The first week of April is National Public Health Week – a time set aside to recognize recent successes of public health workers and a time for them to reevaluate their communities’ most dire needs.
The New Mexico Public Health Association had several policy wins in the last legislative session, like the repeal of old abortion restrictions, the passage of the End-Of-Life Options Act for the terminally ill, and the creation of a new state public health task force. KUNM asked the Public Health Association President Shelley Mann-Lev if any issue can take the spotlight from COVID-19 right now.
SHELLEY MANN-LEV: So whether it's good nutrition, whether it's water, whether it's broadband access, right, now digital access has become one of the social determinants of health, or the services that are in place to deal with public health emergencies like pandemics. When they're working and when things are not emergencies, we don't notice them. This year we've noticed them because dealing both with COVID-19, this worldwide tragic pandemic which has been much worse in our country because we did not pay attention to public health and we had lost so much of our public health infrastructure, particularly over the last four years, but really it's been over the last 10 years or so here in the state of New Mexico. We missed it. And we are missing it and having to rebuild and we hope that this week is really an opportunity to focus our lens to bring it into greater clarity.
KUNM: Many, or, all of the issues that the Public Health Association is working on are issues of equity.
MANN-LEV: Absolutely. We requested that the Department of Health host a town hall specifically on vaccine equity. So this town hall will be held on the NMDOH Facebook page, it's a Facebook Live event. We've been collecting questions. For example, this morning, one of the questions that somebody just sent to me that we sent on to the Department of Health is, "when is New Mexico going to start making a significant effort to vaccinate people who are in prisons and jails?" Decarceration is another public health issue. Around COVID we have seen, and I think everyone has seen, the disparity is just glaring. COVID has not hit every community equally, even though it has hit every community. Our communities here in New Mexico, you know, early on the Navajo Nation and McKinley County was hit so, so strongly, and a number of pueblos as well. Our African American community, our Latin-x Hispanic community has been hit harder in terms of absolute percentage of cases but also hospitalizations and deaths. The other vaccine equity townhall is cosponsored by Somos Un Pueblo Unido. It will be in Spanish. I've been told by the Health Equity Office director that there'll be a town hall in Vietnamese held as well.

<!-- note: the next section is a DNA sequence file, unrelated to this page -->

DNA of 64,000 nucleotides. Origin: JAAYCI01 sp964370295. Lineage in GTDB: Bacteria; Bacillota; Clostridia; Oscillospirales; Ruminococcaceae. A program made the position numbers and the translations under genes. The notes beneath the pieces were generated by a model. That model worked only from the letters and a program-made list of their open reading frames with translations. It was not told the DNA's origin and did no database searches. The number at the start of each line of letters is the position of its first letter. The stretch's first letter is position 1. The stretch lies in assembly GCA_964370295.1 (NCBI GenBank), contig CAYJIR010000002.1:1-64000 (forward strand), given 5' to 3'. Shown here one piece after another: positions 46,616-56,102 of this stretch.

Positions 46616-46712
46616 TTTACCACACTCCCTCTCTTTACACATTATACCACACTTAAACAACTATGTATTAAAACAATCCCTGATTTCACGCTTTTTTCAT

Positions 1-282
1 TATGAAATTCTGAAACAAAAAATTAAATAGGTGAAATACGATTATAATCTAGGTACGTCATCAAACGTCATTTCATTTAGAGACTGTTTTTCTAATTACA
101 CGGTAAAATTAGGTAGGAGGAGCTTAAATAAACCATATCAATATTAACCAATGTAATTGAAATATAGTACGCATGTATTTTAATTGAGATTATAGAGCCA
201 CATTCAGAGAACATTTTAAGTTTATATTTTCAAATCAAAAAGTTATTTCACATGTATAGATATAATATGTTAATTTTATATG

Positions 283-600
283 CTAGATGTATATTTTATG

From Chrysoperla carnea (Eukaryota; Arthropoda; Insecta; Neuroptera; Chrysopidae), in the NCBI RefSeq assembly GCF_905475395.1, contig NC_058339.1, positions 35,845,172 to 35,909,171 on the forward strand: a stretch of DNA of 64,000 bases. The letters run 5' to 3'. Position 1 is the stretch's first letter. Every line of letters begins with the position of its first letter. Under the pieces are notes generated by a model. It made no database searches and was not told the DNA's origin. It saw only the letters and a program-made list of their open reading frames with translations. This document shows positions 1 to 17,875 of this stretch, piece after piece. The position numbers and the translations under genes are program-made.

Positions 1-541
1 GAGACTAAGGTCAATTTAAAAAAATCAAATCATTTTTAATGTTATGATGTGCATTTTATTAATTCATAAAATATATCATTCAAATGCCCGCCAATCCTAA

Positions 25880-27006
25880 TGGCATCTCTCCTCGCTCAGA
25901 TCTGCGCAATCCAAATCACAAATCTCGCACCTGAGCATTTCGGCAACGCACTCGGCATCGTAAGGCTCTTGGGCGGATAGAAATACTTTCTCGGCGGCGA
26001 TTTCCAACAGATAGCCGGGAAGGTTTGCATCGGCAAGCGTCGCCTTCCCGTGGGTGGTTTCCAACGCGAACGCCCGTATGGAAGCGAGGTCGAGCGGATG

KUNM: I don't think there's any surprise that a lot of groups have vaccine hesitancy because of, you know, historical trauma, or just past events that could create maybe legitimate suspicions about, you know, new medical treatments. Why didn't they roll out these town halls and education events sooner?
MANN-LEV: So equity has been a concern for the Department of Health from the beginning. At the same time, our department really made a commitment to do everything they could to get shots in arms, but I've got to say now the focus is on equity. One of the things for example they're doing is they're setting up a mobile access system for the African-American community members taking the vaccine. Because while vaccine hesitancy and mistrust, for good reasons, right, is there, vaccine access is also an issue. So we need to work from many, many different perspectives and do I wish there had been more effort sooner? Yes. It's a huge challenge around efficiency. Do you get, you know, fast? Because efficiency doesn't always mean equity. I think that tension has existed and we need to really, all of us together, push, support the equity efforts so that we make sure the communities that have been most impacted, get the most resources. You know, none of us can do at all. And I think that is taking us back to National Public Health Week. You know it's only by working together with our local health councils, our county, our state, and investing in the people, our community based organizations, that we're really going to see progress. And New Mexico has got a lot of progress to make. You know, we have tremendous strengths, but we also have many, many opportunities for positive change towards health equity.
The Facebook Live townhall discussions referenced were both held Thursday, April 8th, but are available to watch on the Facebook pages for the New Mexico Department of Health and Somos Un Pueblo Unido.